A proposed 7-Eleven on the southeast corner of Smithtown Boulevard and Nichols Road has a Nesconset civic group up in arms.
Nesconset Civic Association, a recently formed community organization, is fearful that construction of yet another 7-Eleven will negatively affect traffic safety in their neighborhood during rush hour, especially as there is already another one a short way down the road.
Civic members attended the Town of Smithtown board meeting April 10 to voice their opinions.
Bob Souto, a board member of the Nesconset Civic Association, said he and his group collected 400 signatures through an online petition from residents who opposed the proposed 2,500-square-foot convenience store. The site in question was formerly home to Capital One bank, across from Nesconset Christian Church.
“My neighbors don’t want this, are troubled by this, and say they didn’t vote for this,” Souto said. “Our roads are designed 50, 60 years ago. This new business doesn’t add more cars to road, but it does change traffic patterns. It causes safety, pollution and congestion issues.”
He also asked the board to call a moratorium on all new development in Nesconset.
“It’s time to step back, moratorium’s a good word, and prepare a comprehensive master plan for all five hamlets.”
— Amy Fortunato
The project is being spearheaded by Bay Shore-based developer J. Nazarro Partnership. Nazarro could not be reached for comment before this publication’s press time.
“Historically, Smithtown’s town codes were written to protect the interests and investments of the Smithtown residents at the time of their codifications,” Nesconset resident Amy Fortunato said. “It’s time to step back, moratorium’s a good word, and prepare a comprehensive master plan for all five hamlets.”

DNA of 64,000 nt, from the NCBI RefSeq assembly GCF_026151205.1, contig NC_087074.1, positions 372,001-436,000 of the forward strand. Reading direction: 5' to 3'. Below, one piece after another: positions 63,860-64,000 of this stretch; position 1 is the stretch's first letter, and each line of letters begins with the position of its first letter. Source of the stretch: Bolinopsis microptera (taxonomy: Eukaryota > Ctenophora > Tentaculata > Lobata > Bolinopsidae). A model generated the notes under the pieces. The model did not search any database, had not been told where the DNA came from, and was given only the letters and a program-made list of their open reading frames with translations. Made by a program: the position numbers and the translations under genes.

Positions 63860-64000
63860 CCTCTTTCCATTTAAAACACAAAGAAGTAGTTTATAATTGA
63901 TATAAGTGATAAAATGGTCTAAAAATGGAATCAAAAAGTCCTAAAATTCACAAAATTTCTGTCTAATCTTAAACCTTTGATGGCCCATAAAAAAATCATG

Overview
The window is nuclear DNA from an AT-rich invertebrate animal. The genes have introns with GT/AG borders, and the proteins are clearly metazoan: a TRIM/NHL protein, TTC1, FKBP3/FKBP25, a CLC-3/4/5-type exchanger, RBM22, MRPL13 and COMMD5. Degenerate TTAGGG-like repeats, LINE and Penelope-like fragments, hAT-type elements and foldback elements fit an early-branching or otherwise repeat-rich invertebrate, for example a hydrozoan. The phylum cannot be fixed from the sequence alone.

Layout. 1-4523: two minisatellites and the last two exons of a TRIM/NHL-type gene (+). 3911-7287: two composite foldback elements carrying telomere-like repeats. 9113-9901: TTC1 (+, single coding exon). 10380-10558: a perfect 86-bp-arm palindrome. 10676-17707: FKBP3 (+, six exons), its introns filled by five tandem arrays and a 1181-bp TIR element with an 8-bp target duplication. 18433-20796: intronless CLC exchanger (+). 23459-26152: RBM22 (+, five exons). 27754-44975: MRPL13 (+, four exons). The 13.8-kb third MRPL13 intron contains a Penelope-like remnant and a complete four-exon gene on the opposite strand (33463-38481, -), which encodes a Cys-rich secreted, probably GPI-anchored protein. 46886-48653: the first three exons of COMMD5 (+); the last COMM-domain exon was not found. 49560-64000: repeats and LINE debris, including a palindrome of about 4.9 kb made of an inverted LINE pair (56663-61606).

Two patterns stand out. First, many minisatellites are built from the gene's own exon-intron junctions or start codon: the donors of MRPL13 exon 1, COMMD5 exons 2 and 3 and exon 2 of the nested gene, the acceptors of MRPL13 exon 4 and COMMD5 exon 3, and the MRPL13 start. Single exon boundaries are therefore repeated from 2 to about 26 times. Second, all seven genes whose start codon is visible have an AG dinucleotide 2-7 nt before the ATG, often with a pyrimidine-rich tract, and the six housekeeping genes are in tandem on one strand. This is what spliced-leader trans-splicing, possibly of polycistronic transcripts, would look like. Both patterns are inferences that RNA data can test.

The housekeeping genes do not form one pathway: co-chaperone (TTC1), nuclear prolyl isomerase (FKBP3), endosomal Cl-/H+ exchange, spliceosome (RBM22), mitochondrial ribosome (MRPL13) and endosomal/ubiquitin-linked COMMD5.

Smithtown spokeswoman Nicole Garguilo said that in order for the town to declare a moratorium on development in Nesconset, it would have to institute a townwide building ban. However, the Town of Smithtown has several villages and hamlets, including Lake Grove, Nissequogue and Village of the Branch which would be free to make their own decisions.
Civic members also said they felt that the town board has too quickly allowed the development to go through the approval process.
“You have tainted the process by prematurely coming to a conclusion and have left the town vulnerable to a legal challenge.”
— Marie Gruick
“You have tainted the process by prematurely coming to a conclusion and have left the town vulnerable to a legal challenge,“ said Marie Gruick, of Nesconset.
Garguilo said that the town’s hands are tied because the developers have the legal authority to build on the property. Town officials cannot deny a site plan solely based on its intended use. She said the town could be subject to an unwinnable lawsuit if they tried to halt it.
“If something is zoned where it requires no variance or exceptions or anything like that, by law the town has to approve it unless they are asking for a special exception or something it isn’t zoned for,” Garguilo said. “All that we would be left with is a big bill that comes out of taxpayers’ pockets.”
Supervisor Ed Wehrheim (R) said that the board will arrange for all of the traffic counts and accident studies to be made available to the residents who are concerned about traffic. He also said that the county still has to approve plans to create a new curb cut onto Smithtown Boulevard.
The Nesconset Civic Association, which is not associated with either the existing Nesconset-Sachem Civic Association or Nesconset Neighbors United, will be holding a meeting April 19 at 7 p.m. The location is the Nesconset branch of The Smithtown Library at 148 Smithtown Blvd.